JGroups and LiveCycle Workspace – Explained

First, an elementary explanation of what it is: JGroups is a toolkit that is used in LiveCycle to broadcast group based messages in a controlled infrastructure which by default leverages multicast as a communication mechanism. A much more defined and thorough explanation can be found at jgroups.org. This post is intended to provide some insight into how JGroups is used in LiveCycle ES and ES2 at a somewhat lower level and explain some of the configuration parameters. This post is not intended to be a “how does JGroups work” article.

It is important to note that JGroups is used in other areas of a LiveCycle infrastructure:

  • Gemfire (which LiveCycle uses as a caching solution)
  • Content Services
  • 3rd party application servers that host LiveCycle

This post will only touch upon how JGroups is used in LiveCycle Workspace.

LiveCycle Workspace is a Process Management component that provides a web-based user interface that lets users participate in business process activities. When a user is logged in to the Workspace client, that user has to be kept up to date with any activity that involves them, so the use of LiveCycle Data Services is employed as a communication layer between that client and the server. At any time that an event is triggered that would impact the content being displayed to an end user, that information must be broadcast to the data services layer of LiveCycle Workspace, this is where JGroups comes into play.

Getting into more specific detail, JGroups is used to push internal LiveCycle events, such as task creations, task reassignments and task completions out to the Workspace web application (Workspace WAR). These LiveCycle events will be presented to users logged into Workspace as a toast message indicating what has been added, removed or changed for that particular user.

So, how does LiveCycle Workspace use JGroups?

When a LiveCycle event occurs from TaskManager, a component called the RemoveEventDSC contains a JGroups broadcaster that will use multicast to send a message intended for the JGroups listeners in the Workspace web application. Every instance of the Workspace web application will have a listener where it is set up to only consume messages for which it is intended. When a message is consumed by the JGroups listener in the Workspace server component, an update is made to the data services layer, the updates are consumed when that layer is next polled by the Workspace client.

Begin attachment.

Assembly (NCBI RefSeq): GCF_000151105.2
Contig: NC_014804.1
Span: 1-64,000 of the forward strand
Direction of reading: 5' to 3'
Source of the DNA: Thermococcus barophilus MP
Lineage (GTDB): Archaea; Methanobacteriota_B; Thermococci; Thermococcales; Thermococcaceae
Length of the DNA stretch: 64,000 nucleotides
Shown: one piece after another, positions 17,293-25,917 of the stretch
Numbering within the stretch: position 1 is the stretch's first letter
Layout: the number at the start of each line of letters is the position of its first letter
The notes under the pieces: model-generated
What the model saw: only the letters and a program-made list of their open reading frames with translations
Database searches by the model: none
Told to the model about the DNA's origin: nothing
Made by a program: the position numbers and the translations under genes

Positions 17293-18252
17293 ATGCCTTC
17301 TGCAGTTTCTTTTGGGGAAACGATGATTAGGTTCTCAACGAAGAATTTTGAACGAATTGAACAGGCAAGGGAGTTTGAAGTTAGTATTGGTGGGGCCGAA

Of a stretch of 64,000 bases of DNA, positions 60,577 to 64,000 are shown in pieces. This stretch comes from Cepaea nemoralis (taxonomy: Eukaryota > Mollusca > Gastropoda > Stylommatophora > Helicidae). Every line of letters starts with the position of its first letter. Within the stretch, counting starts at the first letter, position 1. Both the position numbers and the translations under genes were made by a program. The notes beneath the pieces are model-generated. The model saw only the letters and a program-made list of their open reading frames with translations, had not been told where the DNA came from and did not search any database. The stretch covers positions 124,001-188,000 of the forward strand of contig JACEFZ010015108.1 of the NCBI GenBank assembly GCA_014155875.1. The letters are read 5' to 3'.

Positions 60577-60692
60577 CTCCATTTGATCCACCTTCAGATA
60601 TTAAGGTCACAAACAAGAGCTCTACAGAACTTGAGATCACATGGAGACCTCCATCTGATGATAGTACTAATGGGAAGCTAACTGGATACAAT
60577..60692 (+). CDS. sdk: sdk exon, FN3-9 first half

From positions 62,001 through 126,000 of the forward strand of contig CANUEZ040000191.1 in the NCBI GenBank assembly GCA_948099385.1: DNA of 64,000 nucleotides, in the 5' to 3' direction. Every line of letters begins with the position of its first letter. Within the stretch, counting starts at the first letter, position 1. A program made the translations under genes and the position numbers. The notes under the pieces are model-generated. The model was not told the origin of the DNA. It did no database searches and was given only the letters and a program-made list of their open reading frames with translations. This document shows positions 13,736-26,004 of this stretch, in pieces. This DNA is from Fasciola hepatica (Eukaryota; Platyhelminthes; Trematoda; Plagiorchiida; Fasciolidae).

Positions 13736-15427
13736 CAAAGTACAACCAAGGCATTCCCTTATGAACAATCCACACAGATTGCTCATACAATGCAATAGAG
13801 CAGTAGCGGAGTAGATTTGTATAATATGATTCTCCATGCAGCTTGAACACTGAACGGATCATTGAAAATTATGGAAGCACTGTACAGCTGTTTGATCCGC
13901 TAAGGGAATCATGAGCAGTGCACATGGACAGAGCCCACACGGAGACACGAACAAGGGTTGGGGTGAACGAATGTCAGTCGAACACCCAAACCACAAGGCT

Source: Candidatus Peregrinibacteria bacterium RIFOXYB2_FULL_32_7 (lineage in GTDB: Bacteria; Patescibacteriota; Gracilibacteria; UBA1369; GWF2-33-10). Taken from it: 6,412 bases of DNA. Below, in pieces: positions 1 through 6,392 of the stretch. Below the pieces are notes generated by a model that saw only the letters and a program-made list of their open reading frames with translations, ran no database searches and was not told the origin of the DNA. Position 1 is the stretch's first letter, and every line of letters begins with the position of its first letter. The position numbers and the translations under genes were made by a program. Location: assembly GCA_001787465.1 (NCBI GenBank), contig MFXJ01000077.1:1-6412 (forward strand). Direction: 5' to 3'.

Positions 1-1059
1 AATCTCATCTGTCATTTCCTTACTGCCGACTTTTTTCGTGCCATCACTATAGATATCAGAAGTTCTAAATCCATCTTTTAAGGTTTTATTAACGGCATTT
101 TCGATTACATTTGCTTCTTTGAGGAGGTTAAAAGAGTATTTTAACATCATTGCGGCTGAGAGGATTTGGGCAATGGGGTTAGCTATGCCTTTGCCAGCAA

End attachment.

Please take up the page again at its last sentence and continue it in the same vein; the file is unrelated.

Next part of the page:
JGroups has a number of configuration parameters that can be changed to accommodate various infrastructure restrictions. All configuration parameters are setup in an XML file which you have to first export using AdminUI, make appropriate changes, re-import and then restart your LiveCycle environment. Here’s where you can get that XML file: Login to AdminUI as an administrative user, click on Services, then click on LiveCycle Workspace ES2 and finally click on Global Administration, the last button on the screen is for exporting the global settings. Click on that button, it will generate an XML file that you can save locally to work on it. Make a backup of the file before making any edits.

In the XML file (AdminGlobalSettings.xml) that you exported, there are 2 items that are relevant to JGroups settings:


This is the name of the JGroup that is used for broadcast message consumption; the value stored in this setting is auto-generated and unique for each new environment. The only time you would ever change this value is if you copied a LiveCycle database environment to create a new LiveCycle environment.


Generally the settings found in this element are valid for most networks, however in some cases some of the settings need to be tweaked to accommodate stricter network policies.

Some examples of elements that “could” be changed:

mcast_addr: (Multicast address) – some subnets require a specific IP address range where multicast is permitted; you have to ensure the network IP Address used for multicast is valid for your topology. As an FYI, IPv4 multicast has a range of to

mcast_port: (Multicast port) – as with the IP Addressed used, the port must be available for the subnet where LiveCycle is running. Generally the port number is rarely an issue to affect connectivity; however each network is different, so if communication issues are encountered with an error connecting on the port specified, you should talk to your network administrator to figure out what port to set.

FD: (Failure Detection) – JGroups has built in failure detection; the timeout setting here says it will wait 3 seconds for a response from an “are you alive” message to another JGroup node. If the response is not returned within 3 seconds, a second message is sent, called a “suspect” message (explained next) – You can increase the timeout setting to beyond 3 seconds, but be warned that if failure detection is happening, it means there’s likely something in your network slowing down communication which should be addressed.

VERIFY_SUSPECT: This is a secondary check if the Failure Detection timeout is reached. Only when a FD limit is hit will this second attempt be run to double-check if a member is really not responding. Think of this setting as a means to ensure that a detected failure is really failed by trying again. You can also increase this value, but also be warned that addressing the actual cause of the unresponsive node is more important than increasing a timeout.

There are other settings in the file that should not be altered, if you are curious I suggest visiting jgroups.org for details on the specifics on those additional elements along with any other JGroups specific details you are looking for.


About Darren Melanson

Darren is a development manager working on the ADEP product in Adobe Systems.
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